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Tuesday, March 27, 2012

Bacon and Boys

I stumbled out of bed and headed for the kitchen.

You know how a smell or a general feeling suddenly sparks a memory?  One of those pleasant memories stuck in the back of your head and you protect and cherish for a lifetime?  Something triggered my past visits to my grandparent's house.  I knew what I wanted that morning.

Bacon.

Pulled out the large skillet and started the heat on "high".  Tossed in half the batch and then pulled out the tongs.  The children were starting to stir, and the Mrs. was already on the computer with her own social networking.  The bacon began to splatter onto my hands, so I looked for my work gloves and put them on.  I didn't recall this much mess when Grandma did it.

"You remember what what we talked about last night?" Annie called from the office.

"Clean body, clean mind...take your pick?" I retorted.

"Jim!  You're taking the children to school this morning, remember?"

"Yeah...yeah..." I muttered.  Have to stop quoting The Limeliters so much.  Began to go over my schedule for the morning and work.  Still had to submit the numbers for the upcoming presentation later this afternoon.  Rob, from accounting, had to provide a list of financial sheets from Austin.  I was thinking about lumber costs when my daughter walked in with her stuffed walrus.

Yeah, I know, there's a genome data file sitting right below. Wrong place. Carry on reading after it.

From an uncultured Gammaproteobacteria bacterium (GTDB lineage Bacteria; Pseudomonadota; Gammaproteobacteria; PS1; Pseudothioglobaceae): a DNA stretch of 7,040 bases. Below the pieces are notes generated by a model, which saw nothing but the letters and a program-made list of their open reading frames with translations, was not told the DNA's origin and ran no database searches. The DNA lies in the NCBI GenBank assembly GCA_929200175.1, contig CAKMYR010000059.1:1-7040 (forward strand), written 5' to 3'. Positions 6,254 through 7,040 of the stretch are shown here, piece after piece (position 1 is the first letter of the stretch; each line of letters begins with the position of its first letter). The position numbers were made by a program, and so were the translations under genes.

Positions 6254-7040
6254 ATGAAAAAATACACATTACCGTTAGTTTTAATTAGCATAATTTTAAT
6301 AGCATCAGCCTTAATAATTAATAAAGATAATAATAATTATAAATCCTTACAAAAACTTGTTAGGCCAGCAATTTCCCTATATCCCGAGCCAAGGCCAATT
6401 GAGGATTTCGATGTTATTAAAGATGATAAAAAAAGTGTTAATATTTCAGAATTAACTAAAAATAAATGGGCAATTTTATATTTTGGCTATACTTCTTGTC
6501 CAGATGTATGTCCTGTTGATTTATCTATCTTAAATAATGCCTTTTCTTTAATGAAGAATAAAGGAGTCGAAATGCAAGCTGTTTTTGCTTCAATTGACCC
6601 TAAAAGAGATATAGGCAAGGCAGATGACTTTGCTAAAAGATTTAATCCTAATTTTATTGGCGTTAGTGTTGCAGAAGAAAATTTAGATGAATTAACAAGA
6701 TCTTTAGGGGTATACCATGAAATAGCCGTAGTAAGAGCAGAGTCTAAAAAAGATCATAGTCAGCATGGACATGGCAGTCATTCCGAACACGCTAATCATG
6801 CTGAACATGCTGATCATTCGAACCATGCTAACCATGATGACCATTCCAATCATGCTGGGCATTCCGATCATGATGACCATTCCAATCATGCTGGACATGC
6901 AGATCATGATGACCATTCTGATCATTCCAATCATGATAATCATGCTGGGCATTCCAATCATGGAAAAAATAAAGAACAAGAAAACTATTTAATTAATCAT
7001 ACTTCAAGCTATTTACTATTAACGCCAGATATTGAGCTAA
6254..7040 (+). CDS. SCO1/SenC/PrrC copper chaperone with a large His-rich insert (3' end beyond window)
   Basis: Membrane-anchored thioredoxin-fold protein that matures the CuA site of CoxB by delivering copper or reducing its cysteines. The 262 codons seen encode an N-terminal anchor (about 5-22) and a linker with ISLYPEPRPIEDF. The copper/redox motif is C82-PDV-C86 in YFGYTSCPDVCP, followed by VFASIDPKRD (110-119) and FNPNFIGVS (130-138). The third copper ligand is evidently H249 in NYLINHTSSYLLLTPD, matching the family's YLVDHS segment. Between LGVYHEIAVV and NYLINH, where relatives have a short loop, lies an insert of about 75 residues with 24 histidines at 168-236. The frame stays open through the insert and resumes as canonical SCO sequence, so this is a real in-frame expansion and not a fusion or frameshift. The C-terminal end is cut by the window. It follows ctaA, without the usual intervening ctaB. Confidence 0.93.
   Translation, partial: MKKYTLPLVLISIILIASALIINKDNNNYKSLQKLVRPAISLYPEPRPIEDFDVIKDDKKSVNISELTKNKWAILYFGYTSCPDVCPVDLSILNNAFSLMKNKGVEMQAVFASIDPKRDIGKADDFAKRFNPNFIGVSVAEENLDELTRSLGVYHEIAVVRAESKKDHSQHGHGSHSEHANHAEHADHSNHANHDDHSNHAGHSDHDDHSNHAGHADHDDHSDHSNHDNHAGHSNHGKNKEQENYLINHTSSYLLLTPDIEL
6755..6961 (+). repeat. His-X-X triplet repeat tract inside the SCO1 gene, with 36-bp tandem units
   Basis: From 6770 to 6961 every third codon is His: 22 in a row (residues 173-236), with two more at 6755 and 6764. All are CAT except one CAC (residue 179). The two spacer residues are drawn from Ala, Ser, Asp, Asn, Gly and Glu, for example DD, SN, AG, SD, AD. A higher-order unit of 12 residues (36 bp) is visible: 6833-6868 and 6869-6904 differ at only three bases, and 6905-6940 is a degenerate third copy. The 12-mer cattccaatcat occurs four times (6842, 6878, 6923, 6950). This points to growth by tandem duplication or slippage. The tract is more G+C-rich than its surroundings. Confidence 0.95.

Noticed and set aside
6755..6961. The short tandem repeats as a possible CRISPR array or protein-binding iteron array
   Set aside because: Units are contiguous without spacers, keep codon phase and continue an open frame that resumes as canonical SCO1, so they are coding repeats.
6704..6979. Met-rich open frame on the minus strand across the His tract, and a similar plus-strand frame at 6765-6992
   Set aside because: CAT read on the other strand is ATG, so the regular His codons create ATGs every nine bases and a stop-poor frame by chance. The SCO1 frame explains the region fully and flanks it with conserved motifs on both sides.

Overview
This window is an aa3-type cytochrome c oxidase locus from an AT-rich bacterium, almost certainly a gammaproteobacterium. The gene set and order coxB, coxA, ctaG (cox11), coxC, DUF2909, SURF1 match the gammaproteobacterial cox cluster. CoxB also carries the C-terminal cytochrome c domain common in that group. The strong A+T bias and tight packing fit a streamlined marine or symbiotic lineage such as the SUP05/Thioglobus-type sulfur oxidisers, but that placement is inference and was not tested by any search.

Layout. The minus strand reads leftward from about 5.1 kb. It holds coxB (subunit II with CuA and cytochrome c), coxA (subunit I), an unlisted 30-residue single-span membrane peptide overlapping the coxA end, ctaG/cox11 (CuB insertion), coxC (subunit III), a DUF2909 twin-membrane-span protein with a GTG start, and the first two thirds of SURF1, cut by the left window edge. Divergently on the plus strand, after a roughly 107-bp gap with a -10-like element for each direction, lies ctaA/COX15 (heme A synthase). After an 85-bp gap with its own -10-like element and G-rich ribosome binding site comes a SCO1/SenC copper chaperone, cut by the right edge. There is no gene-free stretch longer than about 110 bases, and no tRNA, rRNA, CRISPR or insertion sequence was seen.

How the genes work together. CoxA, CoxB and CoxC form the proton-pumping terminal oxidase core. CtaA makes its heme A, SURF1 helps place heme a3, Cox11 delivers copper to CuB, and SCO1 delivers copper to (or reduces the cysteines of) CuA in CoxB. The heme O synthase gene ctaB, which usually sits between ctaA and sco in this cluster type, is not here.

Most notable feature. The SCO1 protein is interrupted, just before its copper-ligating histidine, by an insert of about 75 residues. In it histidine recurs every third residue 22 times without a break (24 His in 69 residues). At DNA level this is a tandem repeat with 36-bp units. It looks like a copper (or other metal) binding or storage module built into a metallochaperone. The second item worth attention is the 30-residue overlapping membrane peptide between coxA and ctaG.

"Hi, Dad.  Josie was playing on the bars yesterday and wouldn't get down we kept shouting 'You've been on them for three minutes' but she swung up to the top and started crawling from one end to the other then Bridget got on and began to swing her feet between them so she could walk across like a crab and they both hogged the bars and Mrs. Gray was busy telling the boys to form a line for the tether ball so she wouldn't come over and then Bridget got on top too and they both were going back and forth so none of the rest of us could get on and Josie is SO inconsiderate and..."

"Uh-huh." I said, turning the bacon over and getting splattered in the process.  A spittle of grease hit my forehead.  "Just a minute, darling.  Let me get some goggles.  Don't go near the pan."  I ran to my closet and pulled out my swim goggles, since the yard glasses were broken.  Slipped on some boots to cover my feet and ran back.

"Then we started playing hopscotch and Amy started cutting and I was all 'Amy, it's not your turn' but she kept doing it anyway and Charlotte and I had to stand in the back and Amy just doesn't know how to play fair..."

"Uh-huh." I said, getting the paper towels ready.

"Did you remember that James has that life-growth class today?" Annie called out.

That caught me by surprise.  "That's today?  I thought they covered that in sixth grade."

"Times have changed." she replied.

I was still contemplating that fact when I felt my daughter place her hands on both sides of my cheeks.  While talking to my wife, Tessa went over, retrieved the step-stool, climbed up and was staring into my eyes.